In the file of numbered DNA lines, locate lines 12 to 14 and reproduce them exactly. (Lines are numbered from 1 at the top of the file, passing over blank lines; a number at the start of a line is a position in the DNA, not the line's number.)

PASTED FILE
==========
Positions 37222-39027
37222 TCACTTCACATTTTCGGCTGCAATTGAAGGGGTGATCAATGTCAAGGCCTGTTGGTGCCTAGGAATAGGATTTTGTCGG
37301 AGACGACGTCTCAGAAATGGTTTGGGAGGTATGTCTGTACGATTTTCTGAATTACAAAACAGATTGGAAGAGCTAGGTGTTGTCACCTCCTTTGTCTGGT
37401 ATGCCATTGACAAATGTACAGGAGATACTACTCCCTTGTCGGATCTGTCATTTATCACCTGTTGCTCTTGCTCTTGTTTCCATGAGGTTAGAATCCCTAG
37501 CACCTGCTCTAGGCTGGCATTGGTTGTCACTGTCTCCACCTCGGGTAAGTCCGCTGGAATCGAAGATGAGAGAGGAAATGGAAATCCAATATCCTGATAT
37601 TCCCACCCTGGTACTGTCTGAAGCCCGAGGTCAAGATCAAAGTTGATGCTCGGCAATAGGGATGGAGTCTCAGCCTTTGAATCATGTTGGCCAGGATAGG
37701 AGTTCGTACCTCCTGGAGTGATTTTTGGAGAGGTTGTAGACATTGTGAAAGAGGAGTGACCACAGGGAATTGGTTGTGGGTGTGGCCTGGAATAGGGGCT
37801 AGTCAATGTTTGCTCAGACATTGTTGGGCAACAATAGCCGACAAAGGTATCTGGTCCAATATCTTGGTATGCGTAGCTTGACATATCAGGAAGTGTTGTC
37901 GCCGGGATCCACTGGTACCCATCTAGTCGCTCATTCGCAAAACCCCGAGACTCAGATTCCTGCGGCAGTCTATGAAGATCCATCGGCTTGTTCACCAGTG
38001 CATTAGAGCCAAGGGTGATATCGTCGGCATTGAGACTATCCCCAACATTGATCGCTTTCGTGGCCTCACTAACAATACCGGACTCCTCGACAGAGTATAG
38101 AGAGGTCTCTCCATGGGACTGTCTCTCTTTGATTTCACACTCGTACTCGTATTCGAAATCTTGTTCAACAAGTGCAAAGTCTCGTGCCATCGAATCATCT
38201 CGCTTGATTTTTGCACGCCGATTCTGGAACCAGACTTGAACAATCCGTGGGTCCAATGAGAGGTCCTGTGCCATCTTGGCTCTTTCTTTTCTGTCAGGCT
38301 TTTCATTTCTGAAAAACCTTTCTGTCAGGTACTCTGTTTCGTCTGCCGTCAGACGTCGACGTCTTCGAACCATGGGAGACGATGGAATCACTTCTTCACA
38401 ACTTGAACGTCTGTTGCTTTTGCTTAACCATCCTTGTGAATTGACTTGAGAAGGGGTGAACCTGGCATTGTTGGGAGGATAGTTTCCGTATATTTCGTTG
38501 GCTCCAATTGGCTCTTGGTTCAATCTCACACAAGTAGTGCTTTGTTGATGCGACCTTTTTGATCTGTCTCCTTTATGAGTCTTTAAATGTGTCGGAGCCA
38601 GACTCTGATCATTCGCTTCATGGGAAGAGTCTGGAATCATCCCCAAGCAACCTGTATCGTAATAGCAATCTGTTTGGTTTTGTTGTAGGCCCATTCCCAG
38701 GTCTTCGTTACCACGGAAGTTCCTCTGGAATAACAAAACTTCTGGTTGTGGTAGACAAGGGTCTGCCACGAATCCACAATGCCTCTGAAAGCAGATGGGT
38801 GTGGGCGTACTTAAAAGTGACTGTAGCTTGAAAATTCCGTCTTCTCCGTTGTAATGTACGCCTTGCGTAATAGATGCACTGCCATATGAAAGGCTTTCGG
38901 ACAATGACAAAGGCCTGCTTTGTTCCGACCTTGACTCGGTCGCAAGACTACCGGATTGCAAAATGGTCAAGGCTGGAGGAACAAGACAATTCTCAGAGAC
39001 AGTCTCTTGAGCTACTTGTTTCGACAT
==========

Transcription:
38201 CGCTTGATTTTTGCACGCCGATTCTGGAACCAGACTTGAACAATCCGTGGGTCCAATGAGAGGTCCTGTGCCATCTTGGCTCTTTCTTTTCTGTCAGGCT
38301 TTTCATTTCTGAAAAACCTTTCTGTCAGGTACTCTGTTTCGTCTGCCGTCAGACGTCGACGTCTTCGAACCATGGGAGACGATGGAATCACTTCTTCACA
38401 ACTTGAACGTCTGTTGCTTTTGCTTAACCATCCTTGTGAATTGACTTGAGAAGGGGTGAACCTGGCATTGTTGGGAGGATAGTTTCCGTATATTTCGTTG